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Plan recommended for six-floor office building, LED board in question

By Kevin Boneske
Staff Writer

ASHWAUBENON – A Planned Unit Development (PUD) for a new six-story office building at 2465 Marina Circle was recommended Tuesday, Jan. 7, by the village’s Site Plan Review Committee and Plan Commission, but not with large LED message boards sought by the developer.

The approximately 10,000-square-foot office building would be located north of the Manseau Flats apartments and west of the marina at the east end of Marina Circle.

Plans include covered parking on the first floor, office use on floors 2-5 and an office lounge, gym and exterior patio on the sixth floor.

Exterior building materials would consist primarily of a glass curtain wall system with brick veneer and natural cut stone panels.

Community Development Director Aaron Schuette said the two LED changeable message boards requested by the developer, Bayland Buildings, would both be larger than the 32 square feet allowed by the village code by being 672 or 288 square feet on the east and west elevation.

Bill Aubrey of Bayland Buildings appears Tuesday, Jan. 7, before the Ashwaubenon Site Plan Review Committee to seek approval of a Planned Unit Development to construct a six-story office building at 2465 Marina Circle.

Schuette said allowing LED message boards greater than 32 square feet would set a precedent in Ashwaubenon along State Highway 172 and potentially Interstate 41.

Bill Aubrey of Bayland Buildings said the LED message boards as requested would only have logos for tenants and be limited to 10 words associated with that business with the message cycling once every 5 minutes.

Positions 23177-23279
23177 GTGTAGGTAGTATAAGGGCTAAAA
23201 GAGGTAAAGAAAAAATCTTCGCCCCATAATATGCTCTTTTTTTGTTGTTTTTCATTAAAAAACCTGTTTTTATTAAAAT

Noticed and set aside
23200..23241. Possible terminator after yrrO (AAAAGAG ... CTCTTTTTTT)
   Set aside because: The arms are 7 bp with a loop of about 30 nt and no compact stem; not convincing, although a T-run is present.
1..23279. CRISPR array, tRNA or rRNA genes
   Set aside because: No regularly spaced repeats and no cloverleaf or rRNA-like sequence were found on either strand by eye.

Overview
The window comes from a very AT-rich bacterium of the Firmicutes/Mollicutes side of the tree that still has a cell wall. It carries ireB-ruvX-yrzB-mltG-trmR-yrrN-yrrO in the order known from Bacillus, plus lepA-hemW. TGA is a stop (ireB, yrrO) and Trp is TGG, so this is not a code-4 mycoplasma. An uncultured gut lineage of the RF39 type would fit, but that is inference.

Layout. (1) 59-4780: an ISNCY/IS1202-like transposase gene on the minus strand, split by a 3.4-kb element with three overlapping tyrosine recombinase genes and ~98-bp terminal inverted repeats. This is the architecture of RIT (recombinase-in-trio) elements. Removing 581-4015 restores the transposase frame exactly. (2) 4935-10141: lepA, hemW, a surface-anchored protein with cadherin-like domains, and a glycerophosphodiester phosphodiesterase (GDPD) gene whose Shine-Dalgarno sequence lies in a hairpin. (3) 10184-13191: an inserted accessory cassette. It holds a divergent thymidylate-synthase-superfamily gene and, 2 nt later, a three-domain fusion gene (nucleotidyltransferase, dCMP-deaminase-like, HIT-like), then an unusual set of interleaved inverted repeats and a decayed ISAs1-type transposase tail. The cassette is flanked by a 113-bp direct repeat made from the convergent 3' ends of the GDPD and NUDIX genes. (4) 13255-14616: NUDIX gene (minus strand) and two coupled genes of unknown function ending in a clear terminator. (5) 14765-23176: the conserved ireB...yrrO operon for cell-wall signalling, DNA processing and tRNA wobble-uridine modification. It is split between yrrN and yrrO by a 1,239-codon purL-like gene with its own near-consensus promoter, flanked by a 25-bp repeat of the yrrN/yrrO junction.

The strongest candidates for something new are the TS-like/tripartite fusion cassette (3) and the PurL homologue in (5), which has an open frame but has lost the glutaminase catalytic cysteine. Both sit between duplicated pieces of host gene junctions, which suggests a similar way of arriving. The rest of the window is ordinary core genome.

“It’s basically a static sign that would cycle through, say, 6-8 tenants that might be in this building,” Aubrey said.

Aubrey proposed having the content of the signage included in a development agreement.

Village President Mary Kardoskee said the village couldn’t legally regulate sign content, and allowing a large LED message board would make it difficult to deny someone else.

“We have a lot of frontage on 172, we have a lot of frontage on 41, that’s my concern,” Kardoskee said.
Aubrey said a 672-square-foot sign would only amount to 4 percent of the building’s façade, compared to each tenant having a sign of its own.

“This (LED message board) creates a lot of flexibility for the project as its tenants change,” he said. “You don’t have to put on a new sign. It allows us to limit the signage for the tenants – multi-tenant to a single location on the building versus multiple locations with a sign.”

Kardoskee said the village is only able to regulate the size of signs, but not the content, because of a U.S. Supreme Court ruling.

Schuette said the conditions of approval for the project’s site plan include revising the signage plans to meet the approved PUD and/or village code.

He said he didn’t have a problem with approving the requested 126-square-foot monument sign, which is 6 square feet larger than what the village typically allows, at the driveway entrance.

“I’m OK with the monument sign,” Schuette said. “I believe it fits well. Considering the scale of the building, it makes sense.”

Schuette said each tenant would be allowed to have a static sign on the building of up to 60 square feet.

The PUD is being forwarded to the village board for a public hearing and final approval at its Jan. 28 meeting.

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